Two teens, 15- and 16-years old, have been arrested for allegedly gunning down 15-year-old high school freshman Michael Brown in the Bronzeville neighborhood of Chicago, Illinois.
Police say the 16-year old, who was wearing an electronic monitoring ankle bracelet, stepped out of a vehicle and fired multiple shots at Brown as he walked on the sidewalk.
Police were able to track down the car and make the arrests.
It’s unclear why the shooter was wearing the ankle bracelet or what relationship they might have had to the murdered teenager.
The 16-year-old will be charged as an adult for first-degree murder and aggravated vehicular carjacking with a firearm, the Chicago Tribune reported, while the 15-year-old will be charged with one count of possession of a stolen vehicle.
The victim’s mother, called her son “generous,” adding that he gave people in need clothes that no longer fit him. She said he had developed “behavioral issues” that he was “trying to push through” after being diagnosed with Type 1 diabetes in 2012, but didn’t specify what behavior issues he faced.
An estimated 58 people have been slain in Chicago in 2022 so far, according to the Tribune.
Last year, the city reported its highest number of murders in 25 years with over 797 recorded homicides, according to police data reported by NBC. Chicago reported more homicides in 2021 than any other city in the U.S.
That same year, the city reported its highest ever number of shooting deaths. In 2021, the city experienced 1,002 gun-related homicides in Cook County, which includes Chicago and its surrounding suburbs, the county medical examiner’s office said in a news release.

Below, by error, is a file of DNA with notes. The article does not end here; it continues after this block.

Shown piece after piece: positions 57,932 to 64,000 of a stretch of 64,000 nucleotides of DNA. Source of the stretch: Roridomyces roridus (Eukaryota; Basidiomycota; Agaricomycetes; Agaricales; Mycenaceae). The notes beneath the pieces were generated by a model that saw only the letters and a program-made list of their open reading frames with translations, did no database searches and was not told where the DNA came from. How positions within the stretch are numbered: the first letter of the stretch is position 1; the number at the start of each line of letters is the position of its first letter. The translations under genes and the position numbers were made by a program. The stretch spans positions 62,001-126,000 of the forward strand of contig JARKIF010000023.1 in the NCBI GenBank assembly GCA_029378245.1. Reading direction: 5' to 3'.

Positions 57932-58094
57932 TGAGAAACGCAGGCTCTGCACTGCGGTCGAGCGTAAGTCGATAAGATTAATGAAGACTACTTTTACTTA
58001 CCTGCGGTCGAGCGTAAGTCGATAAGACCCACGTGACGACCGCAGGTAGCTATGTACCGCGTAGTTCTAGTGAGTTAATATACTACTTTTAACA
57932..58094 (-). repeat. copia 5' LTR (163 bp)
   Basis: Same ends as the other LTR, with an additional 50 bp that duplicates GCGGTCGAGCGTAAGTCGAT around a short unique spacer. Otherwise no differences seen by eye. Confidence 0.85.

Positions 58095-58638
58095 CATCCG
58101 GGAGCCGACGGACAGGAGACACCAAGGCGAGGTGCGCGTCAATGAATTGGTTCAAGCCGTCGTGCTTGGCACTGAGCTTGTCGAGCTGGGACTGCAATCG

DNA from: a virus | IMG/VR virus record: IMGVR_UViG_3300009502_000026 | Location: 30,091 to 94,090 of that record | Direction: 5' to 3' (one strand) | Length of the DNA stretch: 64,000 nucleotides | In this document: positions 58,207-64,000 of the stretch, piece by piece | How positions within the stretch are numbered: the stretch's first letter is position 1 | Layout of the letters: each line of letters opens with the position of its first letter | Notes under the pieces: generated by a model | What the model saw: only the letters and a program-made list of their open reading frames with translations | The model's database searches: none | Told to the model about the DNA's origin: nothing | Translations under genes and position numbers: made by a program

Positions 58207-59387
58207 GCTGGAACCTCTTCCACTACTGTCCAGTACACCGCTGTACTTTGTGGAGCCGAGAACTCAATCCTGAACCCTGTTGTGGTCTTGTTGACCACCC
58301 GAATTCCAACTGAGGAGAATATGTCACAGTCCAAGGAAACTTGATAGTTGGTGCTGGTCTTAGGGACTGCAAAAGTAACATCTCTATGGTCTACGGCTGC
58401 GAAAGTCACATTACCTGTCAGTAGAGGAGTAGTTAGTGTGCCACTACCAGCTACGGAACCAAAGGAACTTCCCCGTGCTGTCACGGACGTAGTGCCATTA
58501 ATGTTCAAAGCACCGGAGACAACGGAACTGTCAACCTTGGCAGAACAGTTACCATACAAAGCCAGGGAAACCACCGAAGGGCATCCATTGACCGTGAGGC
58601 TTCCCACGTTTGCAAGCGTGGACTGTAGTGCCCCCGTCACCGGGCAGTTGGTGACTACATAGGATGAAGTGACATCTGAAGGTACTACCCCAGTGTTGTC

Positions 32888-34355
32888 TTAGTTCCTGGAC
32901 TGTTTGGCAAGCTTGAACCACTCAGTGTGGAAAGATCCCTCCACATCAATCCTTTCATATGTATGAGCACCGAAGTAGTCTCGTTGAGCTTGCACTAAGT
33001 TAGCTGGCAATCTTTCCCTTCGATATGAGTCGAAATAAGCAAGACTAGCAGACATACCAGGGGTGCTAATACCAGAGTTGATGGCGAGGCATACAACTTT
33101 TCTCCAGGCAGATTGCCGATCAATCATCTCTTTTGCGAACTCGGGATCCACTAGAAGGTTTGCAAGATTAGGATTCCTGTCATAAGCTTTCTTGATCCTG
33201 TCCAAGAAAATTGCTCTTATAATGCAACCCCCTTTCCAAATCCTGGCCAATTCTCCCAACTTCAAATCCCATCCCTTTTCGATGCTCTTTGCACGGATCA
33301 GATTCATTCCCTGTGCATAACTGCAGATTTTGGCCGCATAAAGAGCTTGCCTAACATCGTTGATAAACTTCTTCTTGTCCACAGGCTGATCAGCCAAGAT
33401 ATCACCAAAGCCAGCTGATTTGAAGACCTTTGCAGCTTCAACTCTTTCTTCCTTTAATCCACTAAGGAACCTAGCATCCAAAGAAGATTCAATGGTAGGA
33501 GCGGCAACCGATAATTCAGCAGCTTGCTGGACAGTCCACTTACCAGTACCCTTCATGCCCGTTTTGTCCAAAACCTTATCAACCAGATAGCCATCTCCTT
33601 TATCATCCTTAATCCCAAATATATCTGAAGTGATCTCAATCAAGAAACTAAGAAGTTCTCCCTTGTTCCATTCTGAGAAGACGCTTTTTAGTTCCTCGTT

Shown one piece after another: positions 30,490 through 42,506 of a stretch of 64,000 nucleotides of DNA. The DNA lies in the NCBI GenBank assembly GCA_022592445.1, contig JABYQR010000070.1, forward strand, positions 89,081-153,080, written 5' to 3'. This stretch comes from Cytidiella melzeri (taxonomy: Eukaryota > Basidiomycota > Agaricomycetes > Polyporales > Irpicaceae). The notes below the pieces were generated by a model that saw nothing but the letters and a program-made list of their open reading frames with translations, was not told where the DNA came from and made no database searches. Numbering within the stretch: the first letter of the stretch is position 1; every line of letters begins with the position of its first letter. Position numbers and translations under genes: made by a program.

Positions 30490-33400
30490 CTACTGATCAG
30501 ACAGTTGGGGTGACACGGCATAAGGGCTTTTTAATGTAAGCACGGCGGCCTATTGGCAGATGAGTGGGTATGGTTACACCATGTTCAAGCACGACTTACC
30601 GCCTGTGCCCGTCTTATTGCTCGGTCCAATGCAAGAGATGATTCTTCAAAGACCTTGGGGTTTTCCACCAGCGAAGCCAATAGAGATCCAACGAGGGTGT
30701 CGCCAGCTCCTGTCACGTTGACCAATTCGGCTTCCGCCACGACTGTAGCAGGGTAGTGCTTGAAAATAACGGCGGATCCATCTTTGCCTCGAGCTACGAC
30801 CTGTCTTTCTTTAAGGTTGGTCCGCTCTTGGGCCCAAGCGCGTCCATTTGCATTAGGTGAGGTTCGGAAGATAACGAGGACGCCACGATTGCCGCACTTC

The number of deaths was 121 more than the previous record set in 2020 and nearly twice as many as in 2019, according to ABC News.
Since November 2015, private funders have invested over $200 million into community-based violence reduction efforts, according to the Chicago Sun-Times. Research from the University of Chicago and Northwestern University showed that these programs yield positive outcomes, but need to be scaled up to stem violence citywide.
“Chicago’s children are all of our children, but we will not be a city of lawlessness,” Police Superintendent Brown said, commenting on the aforementioned murder. “Our city should be shaken because our futures are at stake.”
Newsweek contacted the Chicago Police Department for comment.